Today is almost exactly the three year anniversary of when we started Rodeo Labs in 2014. On that day Peder Horner and myself had some beer and ate some pie at Denver Bike Cafe while dreaming up the beginnings of this circus. We scribbled some names on some paper and laughed a lot as we considered the possibilities that starting from scratch allowed us.
Words by Nik Van der W00ts, Photos by Brett Stakelin (@das_guy)
Cyclocross is a niche within a niche, but there is something I love about this high energy, gritty sport. I got started grinding my gears on the grass, sand, mud and barriers on the east coast. Some would cite this as the unofficial heart and home of American cyclocross. The days spent racing and volunteering in Gloucester and Providence were cold, muddy and certainly epic affairs. Those memories have stuck with me and often are the first that come to mind when I think of cyclocross.
After a hiatus from cyclocross (prompted by grad-school and a 2,000 mile relocation to Colorado) I re-tested the waters. I was in for a shock. The climate and terrain were unfamiliar compared with my first dirt-covered memories. Gone were the days of racing in parks with pristine grass that turned to rutted muddy lines. In Colorado if a race is on grass, it is spiky unfriendly blades. All the moisture is evaporated, leaving dusty loose conditions. Many a time I have come home from racing and felt like a miner, hacking up dust for the next few days. Some of the rugged courses tested my nerves on cantilever brakes and left my hands sore from trying to modulate my speed.
11pm. Buffalo Creek, CO
Photos by Jered Gruber
[Ed. Note: Barry is a former Denverite who now is part of our east-coast Rodeo contingent. This was an unsolicited review for which he received no compensation. Actually, I still own him for the Burrito he bought me on our last ride.]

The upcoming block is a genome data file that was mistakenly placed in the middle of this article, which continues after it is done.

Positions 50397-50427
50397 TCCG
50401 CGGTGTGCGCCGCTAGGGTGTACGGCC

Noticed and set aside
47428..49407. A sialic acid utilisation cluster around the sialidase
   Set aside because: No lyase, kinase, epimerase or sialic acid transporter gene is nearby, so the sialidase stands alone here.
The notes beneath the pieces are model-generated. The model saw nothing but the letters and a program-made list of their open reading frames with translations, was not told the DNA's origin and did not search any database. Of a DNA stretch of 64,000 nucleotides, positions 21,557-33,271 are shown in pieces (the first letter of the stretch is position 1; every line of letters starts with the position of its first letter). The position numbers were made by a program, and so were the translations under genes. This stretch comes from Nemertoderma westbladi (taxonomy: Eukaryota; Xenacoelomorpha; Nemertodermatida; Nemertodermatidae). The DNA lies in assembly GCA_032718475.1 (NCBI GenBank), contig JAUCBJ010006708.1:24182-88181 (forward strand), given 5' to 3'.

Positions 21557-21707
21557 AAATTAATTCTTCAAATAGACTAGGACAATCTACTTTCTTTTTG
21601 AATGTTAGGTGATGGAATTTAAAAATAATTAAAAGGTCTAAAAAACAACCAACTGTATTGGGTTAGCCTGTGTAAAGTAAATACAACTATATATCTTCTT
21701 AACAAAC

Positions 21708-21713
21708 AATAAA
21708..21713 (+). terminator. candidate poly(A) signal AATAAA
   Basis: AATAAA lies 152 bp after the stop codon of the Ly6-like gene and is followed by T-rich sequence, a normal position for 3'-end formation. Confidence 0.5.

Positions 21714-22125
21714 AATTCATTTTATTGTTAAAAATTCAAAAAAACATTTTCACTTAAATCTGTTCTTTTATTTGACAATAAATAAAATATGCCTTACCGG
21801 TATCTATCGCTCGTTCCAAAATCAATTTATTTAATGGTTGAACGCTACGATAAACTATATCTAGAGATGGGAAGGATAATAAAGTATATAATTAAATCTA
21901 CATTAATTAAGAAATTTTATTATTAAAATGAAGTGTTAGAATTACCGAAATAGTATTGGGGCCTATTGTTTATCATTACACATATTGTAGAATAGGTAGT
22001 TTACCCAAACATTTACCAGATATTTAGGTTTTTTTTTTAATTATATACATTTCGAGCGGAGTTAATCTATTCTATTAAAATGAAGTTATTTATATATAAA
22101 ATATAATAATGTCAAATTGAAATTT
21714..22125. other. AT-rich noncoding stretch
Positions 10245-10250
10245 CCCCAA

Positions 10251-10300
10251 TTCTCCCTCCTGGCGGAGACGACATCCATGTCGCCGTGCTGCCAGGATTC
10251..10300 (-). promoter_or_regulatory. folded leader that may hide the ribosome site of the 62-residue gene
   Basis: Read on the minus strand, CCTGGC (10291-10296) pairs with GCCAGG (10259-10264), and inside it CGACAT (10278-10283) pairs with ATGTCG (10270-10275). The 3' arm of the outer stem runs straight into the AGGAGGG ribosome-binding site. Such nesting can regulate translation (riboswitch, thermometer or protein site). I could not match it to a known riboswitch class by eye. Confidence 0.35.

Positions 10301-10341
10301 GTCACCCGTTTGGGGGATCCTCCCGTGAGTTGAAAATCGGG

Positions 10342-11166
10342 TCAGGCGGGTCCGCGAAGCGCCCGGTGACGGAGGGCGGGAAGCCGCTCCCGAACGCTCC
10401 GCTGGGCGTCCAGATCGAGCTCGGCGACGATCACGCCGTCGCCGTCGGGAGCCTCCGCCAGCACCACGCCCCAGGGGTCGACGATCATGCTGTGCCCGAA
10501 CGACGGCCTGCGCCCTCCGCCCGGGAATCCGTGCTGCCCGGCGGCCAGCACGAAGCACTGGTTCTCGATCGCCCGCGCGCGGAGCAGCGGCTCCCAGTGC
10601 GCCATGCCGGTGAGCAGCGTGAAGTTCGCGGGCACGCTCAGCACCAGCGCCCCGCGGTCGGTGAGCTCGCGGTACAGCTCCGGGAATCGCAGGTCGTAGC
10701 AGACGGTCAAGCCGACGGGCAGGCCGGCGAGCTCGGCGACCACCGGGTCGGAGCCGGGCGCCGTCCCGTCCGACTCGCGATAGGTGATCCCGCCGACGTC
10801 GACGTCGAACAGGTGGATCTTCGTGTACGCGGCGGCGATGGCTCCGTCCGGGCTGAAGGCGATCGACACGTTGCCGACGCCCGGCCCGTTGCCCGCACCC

Like many of you, I’ve been watching the Trail Donkey evolve over the last year and have been eagerly awaiting the chance to actually ride one in person. So when Twinkie offered me the chance to ride a near-production Trail Donkey on my last trip to Denver, I couldn’t pass up the opportunity. I expected it to be a fun bike, which it certainly was, but in many ways it exceeded my expectations.
The Lab is a restless place. A lot of ideas get tossed around. Good ideas get made, bad ideas get dust binned.
The Flaanimal is an idea that we have been brewing on for a while. It’s roots can be traced back to the Traildonkey, Belgium, and Texas (affectionately known as Tejas). Conversations swirled then turned into action. We made a Version 1 design, tested it, then moved on to Version 2 with refinements, added features, new tubing draws, and reduced weight. The choice of materials that we use for the project has always been a point of discussion. 853? 725? 525? Custom? For Flaanimal the go-to option was always steel, but we kept saying “what if”. What if we built it out of titanium? Steel is amazing, but Ti has some special properties that steel doesn’t have. It doesn’t corrode like steel, it’s stronger and lighter than most steel blends, and it has it’s own lively feel that is distinct from other materials.
Enter the Flaanimal Ti. Flaanimal Ti is a continuation of the Flaanimal project. It uses the same geometries and basic specifications of the Flaanimal but keeps the conversation going.